Tuesday, August 17, 2021

Welcome Back Phortioeca, & Hello Plectoptera!!!

Well today was awesome, as I got to introduce two rare species to my roach collection! One of them is sure to be a hobby hit, and the other is a species only a few Blatticulturists even know exists, let alone want to keep (and yet us Ectobiid enthusiasts go nuts over them! 😂).

Let's start off with Phortioeca sp. "Ecuador", that's right, I got myself a group of these cuties now! 😁 Thankfully they are slowly getting established here in the US hobby now, and now I get to try my hand at actually rearing some up and breeding them! For those of you unfamiliar with this species, check out my previous posts about them here and here, when I temporarily had some large nymphs on hand.

I have my 8 small nymphs in a container more tall than wide, with moderate ventilation and a layer of coconut fiber as the substrate. I am using cork board and bark slabs as hides, and from what I hear they aren't too picky about the smoothness of their hides at all, which is fantastic since some other Zetoborinae are more picky. I'm keeping them humid and warm at around 75-80F, and will be feeding them fruits and dog food. 

Here are some pics of them:

Such cute and pretty little nymphs, I can not wait to watch them grow! 😀

Not only did I get Phortioeca today, but I also got a adult trio of the hard to find and adorable Plectoptera poeyi! 😊 This species has been on my wishlist for a while now, they are found in Florida and Cuba, but in FL they seem to have rather small, scattered populations. They are actually beetle mimics, and seem to be rather arboreal, often found on foliage or within bromeliads in the wild. They are very seldom sighted, and until a year or two ago we didn't even know what their nymphs looked like! I am super excited to be working with these cuties, and really hope they do well for me!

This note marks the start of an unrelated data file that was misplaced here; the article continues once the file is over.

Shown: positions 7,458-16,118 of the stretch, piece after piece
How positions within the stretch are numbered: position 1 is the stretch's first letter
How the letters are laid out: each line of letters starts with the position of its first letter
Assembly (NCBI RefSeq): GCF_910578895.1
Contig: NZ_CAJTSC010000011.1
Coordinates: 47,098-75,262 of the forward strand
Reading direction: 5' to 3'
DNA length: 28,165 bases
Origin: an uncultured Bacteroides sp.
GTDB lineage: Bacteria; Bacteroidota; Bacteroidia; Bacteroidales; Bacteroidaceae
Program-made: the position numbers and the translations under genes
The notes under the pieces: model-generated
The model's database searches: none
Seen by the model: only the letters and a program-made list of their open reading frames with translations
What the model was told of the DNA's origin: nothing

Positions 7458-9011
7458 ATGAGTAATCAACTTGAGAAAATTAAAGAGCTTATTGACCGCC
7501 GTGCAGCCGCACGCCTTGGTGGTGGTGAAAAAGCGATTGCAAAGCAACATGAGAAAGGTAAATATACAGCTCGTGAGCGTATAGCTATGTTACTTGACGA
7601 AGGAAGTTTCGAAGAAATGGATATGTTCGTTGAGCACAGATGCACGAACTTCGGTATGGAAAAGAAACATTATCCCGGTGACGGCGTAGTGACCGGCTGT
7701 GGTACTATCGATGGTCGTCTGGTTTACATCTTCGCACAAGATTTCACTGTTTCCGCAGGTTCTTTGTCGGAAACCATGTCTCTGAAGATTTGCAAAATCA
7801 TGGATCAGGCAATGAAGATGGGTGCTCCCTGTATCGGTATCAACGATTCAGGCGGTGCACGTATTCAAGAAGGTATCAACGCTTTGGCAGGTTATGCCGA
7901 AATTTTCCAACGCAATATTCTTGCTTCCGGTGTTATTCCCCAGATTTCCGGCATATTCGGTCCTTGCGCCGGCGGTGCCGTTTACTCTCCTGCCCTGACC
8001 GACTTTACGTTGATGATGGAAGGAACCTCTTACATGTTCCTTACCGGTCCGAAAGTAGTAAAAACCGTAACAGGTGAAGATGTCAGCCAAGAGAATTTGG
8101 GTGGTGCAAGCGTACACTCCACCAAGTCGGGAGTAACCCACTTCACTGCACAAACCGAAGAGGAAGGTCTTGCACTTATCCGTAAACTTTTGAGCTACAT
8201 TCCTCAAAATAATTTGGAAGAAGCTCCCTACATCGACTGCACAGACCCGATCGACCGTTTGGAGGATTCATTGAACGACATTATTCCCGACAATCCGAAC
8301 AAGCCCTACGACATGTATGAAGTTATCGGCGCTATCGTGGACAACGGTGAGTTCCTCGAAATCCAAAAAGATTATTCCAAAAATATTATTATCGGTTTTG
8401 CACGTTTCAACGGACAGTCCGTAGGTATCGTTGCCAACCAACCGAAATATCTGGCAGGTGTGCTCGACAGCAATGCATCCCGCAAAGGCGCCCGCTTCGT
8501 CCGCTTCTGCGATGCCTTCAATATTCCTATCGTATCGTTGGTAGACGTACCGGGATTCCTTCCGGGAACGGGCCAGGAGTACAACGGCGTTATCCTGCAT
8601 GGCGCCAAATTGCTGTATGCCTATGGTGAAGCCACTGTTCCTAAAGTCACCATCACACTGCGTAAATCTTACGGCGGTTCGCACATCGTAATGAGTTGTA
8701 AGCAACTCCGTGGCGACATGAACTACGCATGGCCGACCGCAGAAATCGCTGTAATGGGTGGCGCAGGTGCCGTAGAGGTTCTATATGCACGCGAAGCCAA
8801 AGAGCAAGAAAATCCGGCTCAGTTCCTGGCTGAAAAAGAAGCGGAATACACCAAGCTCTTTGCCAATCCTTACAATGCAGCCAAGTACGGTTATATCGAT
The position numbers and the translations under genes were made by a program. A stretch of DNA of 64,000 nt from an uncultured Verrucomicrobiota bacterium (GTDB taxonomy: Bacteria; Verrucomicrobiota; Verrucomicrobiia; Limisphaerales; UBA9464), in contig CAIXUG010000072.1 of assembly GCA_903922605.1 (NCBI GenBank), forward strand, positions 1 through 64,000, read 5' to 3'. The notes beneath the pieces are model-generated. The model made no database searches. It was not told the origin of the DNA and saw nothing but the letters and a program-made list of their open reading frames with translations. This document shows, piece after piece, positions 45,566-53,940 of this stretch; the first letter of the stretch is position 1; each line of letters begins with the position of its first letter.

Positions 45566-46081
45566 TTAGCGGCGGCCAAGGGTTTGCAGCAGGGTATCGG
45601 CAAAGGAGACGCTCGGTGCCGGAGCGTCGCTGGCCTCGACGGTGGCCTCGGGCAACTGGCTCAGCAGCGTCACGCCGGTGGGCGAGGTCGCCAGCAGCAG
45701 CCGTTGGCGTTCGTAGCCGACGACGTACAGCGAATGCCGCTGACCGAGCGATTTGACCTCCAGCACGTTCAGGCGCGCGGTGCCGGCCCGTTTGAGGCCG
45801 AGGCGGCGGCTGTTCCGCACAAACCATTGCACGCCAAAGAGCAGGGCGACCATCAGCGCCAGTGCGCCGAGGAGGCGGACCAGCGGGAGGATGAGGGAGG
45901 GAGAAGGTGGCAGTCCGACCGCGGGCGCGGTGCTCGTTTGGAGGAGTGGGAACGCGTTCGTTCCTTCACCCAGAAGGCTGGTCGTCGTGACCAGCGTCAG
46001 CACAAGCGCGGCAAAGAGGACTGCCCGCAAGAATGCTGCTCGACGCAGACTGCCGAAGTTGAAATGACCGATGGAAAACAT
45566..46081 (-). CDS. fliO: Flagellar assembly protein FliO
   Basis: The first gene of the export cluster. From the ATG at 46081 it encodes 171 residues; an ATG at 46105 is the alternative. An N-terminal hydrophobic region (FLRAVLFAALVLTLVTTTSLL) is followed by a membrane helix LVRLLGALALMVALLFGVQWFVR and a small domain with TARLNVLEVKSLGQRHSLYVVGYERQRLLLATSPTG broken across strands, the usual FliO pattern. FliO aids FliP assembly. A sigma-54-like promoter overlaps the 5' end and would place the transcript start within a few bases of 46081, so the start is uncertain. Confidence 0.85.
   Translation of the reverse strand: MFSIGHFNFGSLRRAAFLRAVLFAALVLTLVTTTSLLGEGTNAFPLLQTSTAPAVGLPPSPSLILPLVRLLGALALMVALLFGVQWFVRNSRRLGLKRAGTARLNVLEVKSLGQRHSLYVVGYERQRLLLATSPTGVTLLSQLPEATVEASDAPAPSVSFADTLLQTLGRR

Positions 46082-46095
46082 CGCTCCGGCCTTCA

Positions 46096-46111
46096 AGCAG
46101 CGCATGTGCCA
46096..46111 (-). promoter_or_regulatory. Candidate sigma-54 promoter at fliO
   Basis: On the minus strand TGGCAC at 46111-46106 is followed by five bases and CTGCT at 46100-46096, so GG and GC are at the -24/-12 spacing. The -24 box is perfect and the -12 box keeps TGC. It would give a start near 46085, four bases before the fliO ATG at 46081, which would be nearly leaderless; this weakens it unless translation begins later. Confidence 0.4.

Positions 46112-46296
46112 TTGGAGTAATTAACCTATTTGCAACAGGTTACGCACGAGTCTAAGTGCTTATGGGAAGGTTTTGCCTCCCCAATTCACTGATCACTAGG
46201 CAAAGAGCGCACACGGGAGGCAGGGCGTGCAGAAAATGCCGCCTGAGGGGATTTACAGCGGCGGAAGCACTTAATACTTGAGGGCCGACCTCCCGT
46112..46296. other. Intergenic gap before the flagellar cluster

I have my male and two females in a fairly well ventilated deli cup with a thin layer of coco fiber at the bottom, with some crushed bark mixed in. On top of that I have some oak leaf litter and some vertically slanted bark pieces for hides/perches. I also threw in a couple small chunks of rotten wood, just in case. I'll be keeping them humid and warm, around 75-80F, and will offer them dog food, artificial pollen, and fruits for food. According to my sources these are about as difficult as Chorisoneura texensis, but more moisture loving... The one C.texensis strain I did well with seemed to like high humidity as well, so hey hopefully these will be a cake walk for me! 😅 Famous last words...

Here are some pictures of one of the adorable adults:

Adult male
Female on the left, male on the right

Female laying an ooth!

The other female

I love being able to get pictures of such rarely photographed species like these, even if the shots aren't the best we at least have more pictures of them out there so people know what they look like. 😄 One of the females was actually laying an ootheca as I unpacked her, so fingers crossed I'll start seeing babies in a month or two!

Well, that's gonna do it for this post, but stay tuned, because I will also be getting another roach species here soon, a species that no one else in the US has yet! 😉 Thanks to my roach sugar daddy for these cuties, thank you all for reading, hope you enjoyed, and I'll see you all in the next post!

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